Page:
Writing your own functions  Why bother?  We often have blocks of code that we want to execute many times, with small changes  Repetitive code is hard to read and likely to contain errors  Think about what variables the function should work on, and what the function should produce myFunction = function(argument, argument...) { stuff more stuff return(anObject) }

Defining a function SayHi = function(input) { print(paste(“Hello”,input)) } SayHi(“Brody”)

Defining a function SayHi = function(input) { print(paste(“Hello”,input)) } SayHi(“Brody”) [1] “Hello Brody”

Defining a function SayHi = function(input) { print(paste(“Hello”,input)) } SayHi(“Brody”) [1] “Hello Brody” SayHi() Error in paste("Hello", input) : argument "input" is missing, with no default

Defining a function SayHi = function(input) { print(paste(“Hello”,input)) } SayHi(“Brody”) [1] “Hello Brody” SayHi() Error in paste("Hello", input) : argument "input" is missing, with no default Functions (usually) only have access to the variables given as arguments! input = “Bob” SayHi() Error in paste("Hello", input) : argument "input" is missing, with no default

Defining a function with defaults SayHi2 = function(input = “Sven”) { print(paste(“Hello”,input)) } SayHi2(“Brody”) [1] “Hello Brody” SayHi2() [1] “Hello Sven”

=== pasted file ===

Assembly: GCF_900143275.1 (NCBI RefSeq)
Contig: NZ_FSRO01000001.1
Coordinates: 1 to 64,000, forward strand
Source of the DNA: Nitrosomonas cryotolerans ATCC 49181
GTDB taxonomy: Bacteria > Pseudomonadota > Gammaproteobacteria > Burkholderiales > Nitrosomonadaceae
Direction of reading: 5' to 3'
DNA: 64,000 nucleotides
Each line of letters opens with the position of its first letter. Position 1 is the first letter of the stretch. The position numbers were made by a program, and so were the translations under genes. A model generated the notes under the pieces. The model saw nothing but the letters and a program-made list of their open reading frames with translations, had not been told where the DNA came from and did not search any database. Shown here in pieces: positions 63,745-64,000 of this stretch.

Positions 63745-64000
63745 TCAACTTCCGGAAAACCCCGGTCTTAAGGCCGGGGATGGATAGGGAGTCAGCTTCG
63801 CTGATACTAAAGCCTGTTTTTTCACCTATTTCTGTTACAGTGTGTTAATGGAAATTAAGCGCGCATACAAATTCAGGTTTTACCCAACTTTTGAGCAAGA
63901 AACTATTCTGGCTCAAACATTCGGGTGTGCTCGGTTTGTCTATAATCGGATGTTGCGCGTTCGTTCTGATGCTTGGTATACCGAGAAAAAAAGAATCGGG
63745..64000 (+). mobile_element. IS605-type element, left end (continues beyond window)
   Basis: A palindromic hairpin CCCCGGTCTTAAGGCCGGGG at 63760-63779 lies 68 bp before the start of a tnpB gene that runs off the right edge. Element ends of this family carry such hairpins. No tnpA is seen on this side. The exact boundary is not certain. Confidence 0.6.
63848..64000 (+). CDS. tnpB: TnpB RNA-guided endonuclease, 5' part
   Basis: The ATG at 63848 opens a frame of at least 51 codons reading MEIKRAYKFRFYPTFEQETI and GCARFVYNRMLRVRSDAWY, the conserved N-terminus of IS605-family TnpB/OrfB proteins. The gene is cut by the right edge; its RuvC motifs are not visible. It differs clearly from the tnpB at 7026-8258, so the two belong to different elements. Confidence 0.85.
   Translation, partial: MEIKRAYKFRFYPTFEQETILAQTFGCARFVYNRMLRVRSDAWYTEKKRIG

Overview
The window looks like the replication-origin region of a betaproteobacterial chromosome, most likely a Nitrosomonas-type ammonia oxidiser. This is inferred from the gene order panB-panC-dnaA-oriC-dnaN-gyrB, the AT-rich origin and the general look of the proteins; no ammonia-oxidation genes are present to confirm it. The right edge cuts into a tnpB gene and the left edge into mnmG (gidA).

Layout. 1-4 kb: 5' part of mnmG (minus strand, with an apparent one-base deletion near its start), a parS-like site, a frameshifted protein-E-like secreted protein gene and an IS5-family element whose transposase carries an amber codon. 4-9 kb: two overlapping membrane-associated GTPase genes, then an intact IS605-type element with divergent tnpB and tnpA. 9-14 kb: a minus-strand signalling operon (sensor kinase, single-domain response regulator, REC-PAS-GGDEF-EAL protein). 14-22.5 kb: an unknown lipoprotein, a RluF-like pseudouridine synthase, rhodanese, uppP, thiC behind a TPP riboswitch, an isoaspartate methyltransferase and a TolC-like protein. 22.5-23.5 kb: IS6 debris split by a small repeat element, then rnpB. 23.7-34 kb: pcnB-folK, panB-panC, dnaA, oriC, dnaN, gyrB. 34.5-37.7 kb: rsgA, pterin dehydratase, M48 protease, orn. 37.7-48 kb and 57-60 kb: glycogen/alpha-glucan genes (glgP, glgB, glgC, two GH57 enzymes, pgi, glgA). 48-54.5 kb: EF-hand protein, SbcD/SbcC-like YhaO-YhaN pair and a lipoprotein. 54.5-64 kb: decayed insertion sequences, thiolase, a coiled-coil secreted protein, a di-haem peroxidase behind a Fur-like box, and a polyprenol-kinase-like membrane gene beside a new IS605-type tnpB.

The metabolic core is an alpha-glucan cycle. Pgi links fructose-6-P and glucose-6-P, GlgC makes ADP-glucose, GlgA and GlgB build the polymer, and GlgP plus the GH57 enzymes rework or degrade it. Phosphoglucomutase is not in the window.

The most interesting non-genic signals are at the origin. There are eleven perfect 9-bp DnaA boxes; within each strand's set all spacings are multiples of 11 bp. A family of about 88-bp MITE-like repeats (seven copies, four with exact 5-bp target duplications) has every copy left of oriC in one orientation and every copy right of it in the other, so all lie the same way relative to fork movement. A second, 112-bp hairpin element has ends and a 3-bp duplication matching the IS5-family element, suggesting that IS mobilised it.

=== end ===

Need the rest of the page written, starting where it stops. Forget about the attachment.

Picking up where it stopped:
Things to remember about functions  Use them whenever you have chunks of repeated code  Remember to use return() to have the function return the desired object  Not always necessary, sometimes you might just want a function to plot something, or print something  Local/Global  Functions only have access to variables passed as arguments  Changes to variables to and new variables defined within the function are not available outside the function

A break to try things out Vector Function Number Value

Plotting  For creating a plot  plot()  hist()  For drawing on a plot  points()  segments()  polygons()  For controlling how plots look  par()  Make a new plotting window  x11()

plot() x = 1:10 y = 10:1 plot(x,y)

plot() x = 1:10 y = 10:1 plot(x,y,main = “A plot”,xlab = “Temperature”, ylab = “Pirates”)

type = “l”“b””h” “o”“s”

type = “l”“b””h” “o”“s”

Plotting size and characters cex = 2 or cex = 3

Plotting size and characters pch = 10, cex = 3 pch = A, cex = 3pch = A, cex = x

Color  By name  “blue” or “dark grey”...  By function  grey()  rainbow()  rgb()

Color x = rep(1:10,10) y = rep(1:10,each=10) plot(x,y)

Color x = rep(1:10,10) y = rep(1:10,each=10) plot(x,y,pch = 15,cex = 2)

Color x = rep(1:10,10) y = rep(1:10,each=10) plot(x,y,pch = 15,cex = 2,col = “dark green”)

Color x = rep(1:10,10) y = rep(1:10,each=10) plot(x,y,pch = 15,cex = 2,col = rgb(0.8,0.1,0.2))

Color x = rep(1:10,10) y = rep(1:10,each=10) plot(x,y,pch = 15,cex = 2,col = rgb(seq(0,1,by = 0.01),0.1,0.2))

Drawing on plots  points(x,y) adds points to existing plots (with very similar options to plot() )  segments(x0,y0,x1,y1) draws lines from points to other points  polygons()

The wonderful world of par()  70 different options to control your plots!

Plotting to a file  pdf(), bmp()  dev.off()

Some examples All created entirely within R!

One last fun thing  Scatterplots of massive data can be hard to read 170265 data points

2-d histogram with hexagonal bins Now the structure in the data is clearer

Hexagonal 2-d histograms  hexbin() function in the package hexbin  Additional powerful plotting tools are found in the grid package, which provides a whole different approach to plotting

Similar presentations